The APA has received a small number of troubling complaints on 2019-2020 RAV4 Hybrid SUVs. Some owners of these relatively new vehicles have reported hefty repair bills in the range of $4,200-$6,500 to replace the cable that sends the power to the electrically-driven rear wheels. As you can see from the images, the connector at the end of the cable rots out because it is vulnerable to road salt and humidity. The cable is covered only by the short 3 year/60,000 km basic warranty, unlike other components of the hybrid system which Toyota guarantees for 8 years or 10 years in some cases.
The APA has asked Toyota Canada to extend the warranty on the RAV4 Hybrid for the affected model years, as well as additional undertakings:
- A recall to inspect and install improved shielding of the wiring harness and connector.
- Reimburse customers who paid for all or part of this repair, even if they signed a release and confidentiality agreement to obtain partial compensation.
- Toyota to monitor the failure rate of this component on other hybrids with all-wheel-drive and implement a field fix or extend the warranty if they are vulnerable.
Beginning partway through the 2021 model year, an improved cable was installed at the factory, and the APA continues to recommend the RAV4 Hybrid highly. During testing, the APA actually preferred the Hybrid to the regular gas model.
Transport Canada has not found a safety concern, but corrosion of a high amperage/high voltage cable under the floor of a vehicle could conceivably carry a risk of overheating, even if the circuit is protected.
Do you own an affected vehicle? We want to hear from you! Please take a few minutes to fill out our complaint form.
The RAV4 Hybrid was introduced for the 2019 model year. By the autumn of 2020, Toyota appears to have had concerns with the durability of the wiring harness that supplies electric power to the rear motor. Toyota USA issued a technical bulletin [PDF] informing dealers that, Some 2019-2020 model year RAV4 Hybrid vehicles may experience… a short in the MGR connector due to corrosion… This issue is currently being investigated. Confirm the cable corrosion or dirt build-up at the MGR connector and call TAS for further instruction… Please save all parts and/or details.
Two winters later Toyota Canada issued a more detailed technical bulletin [PDF] (French version only available) telling its dealers that, Certain 2019-2021 RAV4 Hybrid vehicles may exhibit an illuminated Malfunction Indicator Lamp (MIL)… The vehicle may also experience noise or distortion when listening to AM radio. These conditions can be caused by corrosion in the high voltage wiring harness under the vehicle at the rear motor-generator (MGR) connector or by dirt and debris inside the connector…
The Canadian bulletin indicates that an improved part was introduced as a running change during the 2021 model year and goes on to state that, The Toyota Base Warranty covers this repair. This warranty is in effect for 36 months from the date of vehicle warrantaty registration or 60,000 kilometres, whichever comes first. (Translation: Toyota decided to let customers pick up the tab for this premature and costly repair.)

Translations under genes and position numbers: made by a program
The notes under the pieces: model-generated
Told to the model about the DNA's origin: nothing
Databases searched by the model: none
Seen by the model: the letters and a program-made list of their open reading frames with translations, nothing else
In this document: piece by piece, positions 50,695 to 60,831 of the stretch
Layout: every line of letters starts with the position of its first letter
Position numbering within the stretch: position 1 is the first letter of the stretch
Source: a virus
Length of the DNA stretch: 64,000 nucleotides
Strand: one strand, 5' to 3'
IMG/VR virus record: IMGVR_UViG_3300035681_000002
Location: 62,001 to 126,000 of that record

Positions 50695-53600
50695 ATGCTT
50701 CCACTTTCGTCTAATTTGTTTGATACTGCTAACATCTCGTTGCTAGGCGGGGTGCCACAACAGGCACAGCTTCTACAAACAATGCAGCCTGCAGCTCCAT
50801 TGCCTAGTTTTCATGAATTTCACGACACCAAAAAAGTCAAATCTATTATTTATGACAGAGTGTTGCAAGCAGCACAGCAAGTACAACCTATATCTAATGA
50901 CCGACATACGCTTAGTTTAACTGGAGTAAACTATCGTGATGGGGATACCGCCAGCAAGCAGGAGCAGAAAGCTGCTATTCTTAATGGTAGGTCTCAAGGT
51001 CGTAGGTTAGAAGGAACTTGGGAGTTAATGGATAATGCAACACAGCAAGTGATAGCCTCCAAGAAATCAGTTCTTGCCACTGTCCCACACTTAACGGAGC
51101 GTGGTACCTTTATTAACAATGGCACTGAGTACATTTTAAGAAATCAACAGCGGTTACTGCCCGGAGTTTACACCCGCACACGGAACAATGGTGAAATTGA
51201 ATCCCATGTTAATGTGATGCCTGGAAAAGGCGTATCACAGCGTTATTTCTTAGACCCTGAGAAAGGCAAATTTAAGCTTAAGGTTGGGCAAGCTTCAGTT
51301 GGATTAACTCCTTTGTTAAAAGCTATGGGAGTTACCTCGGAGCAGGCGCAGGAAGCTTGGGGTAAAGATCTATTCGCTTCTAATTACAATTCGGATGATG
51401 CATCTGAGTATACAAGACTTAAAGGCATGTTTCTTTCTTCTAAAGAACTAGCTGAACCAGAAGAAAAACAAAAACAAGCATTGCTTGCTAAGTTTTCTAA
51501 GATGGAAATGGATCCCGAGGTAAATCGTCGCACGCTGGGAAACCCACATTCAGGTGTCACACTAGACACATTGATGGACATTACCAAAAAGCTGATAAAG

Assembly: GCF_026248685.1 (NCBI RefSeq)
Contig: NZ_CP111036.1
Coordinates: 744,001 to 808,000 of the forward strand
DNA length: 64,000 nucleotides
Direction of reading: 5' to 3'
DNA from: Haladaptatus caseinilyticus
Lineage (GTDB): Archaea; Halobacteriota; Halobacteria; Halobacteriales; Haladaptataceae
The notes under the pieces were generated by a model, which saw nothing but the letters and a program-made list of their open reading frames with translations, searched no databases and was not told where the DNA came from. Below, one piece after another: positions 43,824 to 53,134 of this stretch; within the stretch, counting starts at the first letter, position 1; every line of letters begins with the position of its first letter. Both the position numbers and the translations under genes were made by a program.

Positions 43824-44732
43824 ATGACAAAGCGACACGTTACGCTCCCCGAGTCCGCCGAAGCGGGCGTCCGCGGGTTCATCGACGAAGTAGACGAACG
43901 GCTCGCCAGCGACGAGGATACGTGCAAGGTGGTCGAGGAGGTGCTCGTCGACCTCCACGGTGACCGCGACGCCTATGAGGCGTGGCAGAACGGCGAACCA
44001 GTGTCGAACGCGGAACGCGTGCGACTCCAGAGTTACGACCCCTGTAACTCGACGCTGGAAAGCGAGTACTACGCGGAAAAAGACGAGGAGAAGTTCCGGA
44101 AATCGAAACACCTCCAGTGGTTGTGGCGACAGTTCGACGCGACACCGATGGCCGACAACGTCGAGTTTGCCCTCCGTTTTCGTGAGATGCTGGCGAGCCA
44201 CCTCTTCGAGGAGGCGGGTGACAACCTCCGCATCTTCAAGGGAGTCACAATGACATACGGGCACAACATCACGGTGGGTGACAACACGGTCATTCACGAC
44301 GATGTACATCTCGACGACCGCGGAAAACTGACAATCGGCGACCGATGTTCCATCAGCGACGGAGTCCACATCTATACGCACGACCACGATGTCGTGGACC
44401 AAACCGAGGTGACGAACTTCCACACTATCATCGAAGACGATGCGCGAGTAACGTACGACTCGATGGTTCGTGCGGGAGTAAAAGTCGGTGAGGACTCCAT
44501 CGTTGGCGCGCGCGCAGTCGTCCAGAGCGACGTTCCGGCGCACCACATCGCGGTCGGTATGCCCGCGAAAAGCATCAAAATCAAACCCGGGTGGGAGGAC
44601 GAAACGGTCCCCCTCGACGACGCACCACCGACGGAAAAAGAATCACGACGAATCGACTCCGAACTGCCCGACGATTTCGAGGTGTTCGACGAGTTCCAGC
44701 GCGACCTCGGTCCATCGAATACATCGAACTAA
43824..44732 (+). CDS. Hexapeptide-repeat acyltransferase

In the two winters between the first and second technical bulletins, Toyota determined there was indeed a pattern of failures and introduced an improved part which made its way onto the assembly line during the 2021 model year. Meanwhile, as the incidence of failures increased, Toyota started cutting deals with owners who balked at the high cost of replacing the defective cable. In most cases, original owners of 2019 RAV4 hybrids are offered a three-way deal for the repair, with each party contributing a third. Toyota provides the part; the dealer contributes about 10 hours of labour at no charge and the vehicle owner pays $2000. The catch: at $2,000, Toyota still makes a healthy markup on what is essentially a sophisticated outdoor extension cord, whereas the dealer is forgoing $1,500 in chargeable repairs, and the consumer is pulling $2,000 out of their wallet.
Photos of corroded cables
What you can do
- If you own a Toyota hybrid, have the cable inspected by the dealer just before the end of the 3 year/60,000 km warranty and ask them to take an image of what they see. There’s a good chance some corrosion is already visible, making the part eligible for a no-charge repair.
- Report the incident to the APA and include photos of the damaged components. The more complaints the APA receives the stronger our representations will be.
- Ask Toyota to cover the repair in writing. If you receive a partial offer, reserve the right to claim the rest in the event Toyota eventually comes out with a more generous public warranty extension. (As of October 2022, Toyota Canada has been covering the full cost of the repair under an internal policy communicated to dealers.)
- One consumer reported saving almost 50 percent on the improved replacement part by ordering it from the United States. That is worth looking into for an owner-paid repair.
Click image to download PDF.